Infrared-Based NDE Methods for Determining Thermal Properties and Defects in Ceramic Composites

    Published: Jan 1997

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    Continuous-fiber ceramic matrix composites are currently being developed for various high temperature applications, including use in advanced heat engines. In the material classes of interest for such applications, i.e., silicon carbide (SiC)-fiber-reinforced SiC (SiC(f)/SiC), AI2O3/Al2O3, etc., the condition of the interface between the fibers and matrix is critical to the mechanical and thermal behavior of each component. A nondestructive evaluation method developed at Argonne National Laboratory (ANL) uses infrared thermal imaging to provide “single-shot” full-field measurement of the distribution of thermal diffusivity in large components. By applying digital filtering, interpolation, and least-squares-estimation techniques for noise reduction, we have achieved acquisition and analysis times of minutes or less with submillimeter spatial resolution. The system has been used to examine the effects of thermal shock, oxidation treatment, and variations in density and fiber coatings in a full array of test specimens.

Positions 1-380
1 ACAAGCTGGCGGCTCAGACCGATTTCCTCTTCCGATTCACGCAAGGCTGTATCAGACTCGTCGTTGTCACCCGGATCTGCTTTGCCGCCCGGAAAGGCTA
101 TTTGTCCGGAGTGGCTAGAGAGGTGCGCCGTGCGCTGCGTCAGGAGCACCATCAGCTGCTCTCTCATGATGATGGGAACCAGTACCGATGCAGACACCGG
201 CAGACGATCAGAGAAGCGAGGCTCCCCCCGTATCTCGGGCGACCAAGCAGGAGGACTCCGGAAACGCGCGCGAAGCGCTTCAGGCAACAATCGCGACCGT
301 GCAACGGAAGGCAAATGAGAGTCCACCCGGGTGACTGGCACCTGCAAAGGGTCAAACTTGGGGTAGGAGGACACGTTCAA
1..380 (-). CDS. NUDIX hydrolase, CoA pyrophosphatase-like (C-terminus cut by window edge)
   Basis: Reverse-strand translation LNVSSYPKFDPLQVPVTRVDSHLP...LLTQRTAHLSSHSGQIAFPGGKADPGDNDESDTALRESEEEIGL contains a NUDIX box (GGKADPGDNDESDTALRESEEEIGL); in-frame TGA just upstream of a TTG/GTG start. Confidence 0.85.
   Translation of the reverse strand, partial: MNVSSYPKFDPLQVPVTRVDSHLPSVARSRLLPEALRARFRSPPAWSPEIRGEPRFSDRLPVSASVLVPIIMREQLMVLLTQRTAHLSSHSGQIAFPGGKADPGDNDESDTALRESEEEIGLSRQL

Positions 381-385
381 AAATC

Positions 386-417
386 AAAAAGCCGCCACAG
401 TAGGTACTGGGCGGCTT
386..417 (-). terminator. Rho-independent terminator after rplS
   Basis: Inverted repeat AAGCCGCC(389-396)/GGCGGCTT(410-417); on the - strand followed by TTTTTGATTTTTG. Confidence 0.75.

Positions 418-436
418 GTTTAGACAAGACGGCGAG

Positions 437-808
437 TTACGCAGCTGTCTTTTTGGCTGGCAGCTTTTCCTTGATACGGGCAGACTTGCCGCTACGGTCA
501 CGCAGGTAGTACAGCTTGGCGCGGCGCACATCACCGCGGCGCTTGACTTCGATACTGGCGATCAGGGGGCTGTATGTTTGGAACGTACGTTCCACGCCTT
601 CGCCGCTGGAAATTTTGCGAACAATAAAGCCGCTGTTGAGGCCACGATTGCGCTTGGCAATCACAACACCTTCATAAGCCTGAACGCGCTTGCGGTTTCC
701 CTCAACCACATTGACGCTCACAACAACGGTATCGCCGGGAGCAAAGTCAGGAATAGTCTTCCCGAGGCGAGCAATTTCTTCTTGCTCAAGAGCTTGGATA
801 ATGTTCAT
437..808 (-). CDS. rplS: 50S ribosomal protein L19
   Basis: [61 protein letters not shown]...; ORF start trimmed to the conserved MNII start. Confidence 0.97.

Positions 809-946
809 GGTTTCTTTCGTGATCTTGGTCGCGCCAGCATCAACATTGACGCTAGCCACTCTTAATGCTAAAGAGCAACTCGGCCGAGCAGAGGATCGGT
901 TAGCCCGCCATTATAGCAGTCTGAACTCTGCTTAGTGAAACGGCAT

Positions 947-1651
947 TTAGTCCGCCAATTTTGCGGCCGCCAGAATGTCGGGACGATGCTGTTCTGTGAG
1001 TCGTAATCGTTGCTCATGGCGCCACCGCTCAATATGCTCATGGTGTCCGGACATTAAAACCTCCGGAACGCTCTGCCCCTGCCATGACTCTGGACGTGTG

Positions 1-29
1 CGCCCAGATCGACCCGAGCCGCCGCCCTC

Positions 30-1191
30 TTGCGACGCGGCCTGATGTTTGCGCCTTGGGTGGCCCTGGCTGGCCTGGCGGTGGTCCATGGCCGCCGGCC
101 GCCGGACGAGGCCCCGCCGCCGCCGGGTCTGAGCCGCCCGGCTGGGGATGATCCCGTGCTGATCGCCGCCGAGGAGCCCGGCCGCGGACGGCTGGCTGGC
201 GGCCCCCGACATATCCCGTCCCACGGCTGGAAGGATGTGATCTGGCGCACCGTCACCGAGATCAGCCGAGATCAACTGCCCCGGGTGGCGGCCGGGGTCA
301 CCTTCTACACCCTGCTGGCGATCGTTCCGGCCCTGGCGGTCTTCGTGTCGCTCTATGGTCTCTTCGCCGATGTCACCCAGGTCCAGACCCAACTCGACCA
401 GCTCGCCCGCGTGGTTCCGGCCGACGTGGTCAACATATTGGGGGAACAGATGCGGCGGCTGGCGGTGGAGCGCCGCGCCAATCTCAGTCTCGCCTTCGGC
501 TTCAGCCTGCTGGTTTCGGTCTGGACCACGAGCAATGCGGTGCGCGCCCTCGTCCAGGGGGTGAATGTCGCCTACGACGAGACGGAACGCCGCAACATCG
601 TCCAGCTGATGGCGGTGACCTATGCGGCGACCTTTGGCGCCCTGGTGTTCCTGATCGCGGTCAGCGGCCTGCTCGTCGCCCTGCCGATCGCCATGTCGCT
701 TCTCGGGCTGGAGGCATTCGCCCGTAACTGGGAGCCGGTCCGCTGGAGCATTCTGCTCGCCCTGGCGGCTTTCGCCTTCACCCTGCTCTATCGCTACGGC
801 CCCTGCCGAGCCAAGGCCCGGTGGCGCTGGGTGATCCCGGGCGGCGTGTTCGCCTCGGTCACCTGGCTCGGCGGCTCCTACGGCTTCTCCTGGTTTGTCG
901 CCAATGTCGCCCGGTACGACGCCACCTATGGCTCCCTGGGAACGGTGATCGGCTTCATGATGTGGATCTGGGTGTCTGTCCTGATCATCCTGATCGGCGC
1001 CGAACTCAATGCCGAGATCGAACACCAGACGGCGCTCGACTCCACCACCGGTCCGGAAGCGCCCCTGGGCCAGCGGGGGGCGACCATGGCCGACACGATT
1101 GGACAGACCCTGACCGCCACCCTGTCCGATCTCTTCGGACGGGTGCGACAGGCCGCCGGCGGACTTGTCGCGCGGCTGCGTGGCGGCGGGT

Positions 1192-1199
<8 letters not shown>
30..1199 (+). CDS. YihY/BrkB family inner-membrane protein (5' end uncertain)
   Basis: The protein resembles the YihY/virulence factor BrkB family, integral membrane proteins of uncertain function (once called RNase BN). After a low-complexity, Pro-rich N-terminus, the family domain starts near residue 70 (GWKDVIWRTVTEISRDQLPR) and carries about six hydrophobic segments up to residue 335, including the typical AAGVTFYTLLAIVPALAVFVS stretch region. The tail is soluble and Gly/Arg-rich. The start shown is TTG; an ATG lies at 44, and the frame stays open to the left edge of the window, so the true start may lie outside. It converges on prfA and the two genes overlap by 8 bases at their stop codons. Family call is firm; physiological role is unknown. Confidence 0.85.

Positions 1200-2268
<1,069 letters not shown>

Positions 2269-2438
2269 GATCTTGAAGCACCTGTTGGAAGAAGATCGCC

infrared imaging, thermal diffusivity, continuous-fiber ceramic composites, nondestructive evaluation

    Author Information:

    Ahuja, S
    Materials Scientist and Senior Scientist, Argonne National Laboratory, Argonne, IL

    Ellingson, WA
    Materials Scientist and Senior Scientist, Argonne National Laboratory, Argonne, IL

    Steckenrider, JS
    Materials Scientist, Cabot Corporation, Aurora, IL

    Koch, SJ
    Graduate student, University of Michigan, Ann Arbor, MI

    Committee/Subcommittee: C28.07

    DOI: 10.1520/STP11822S

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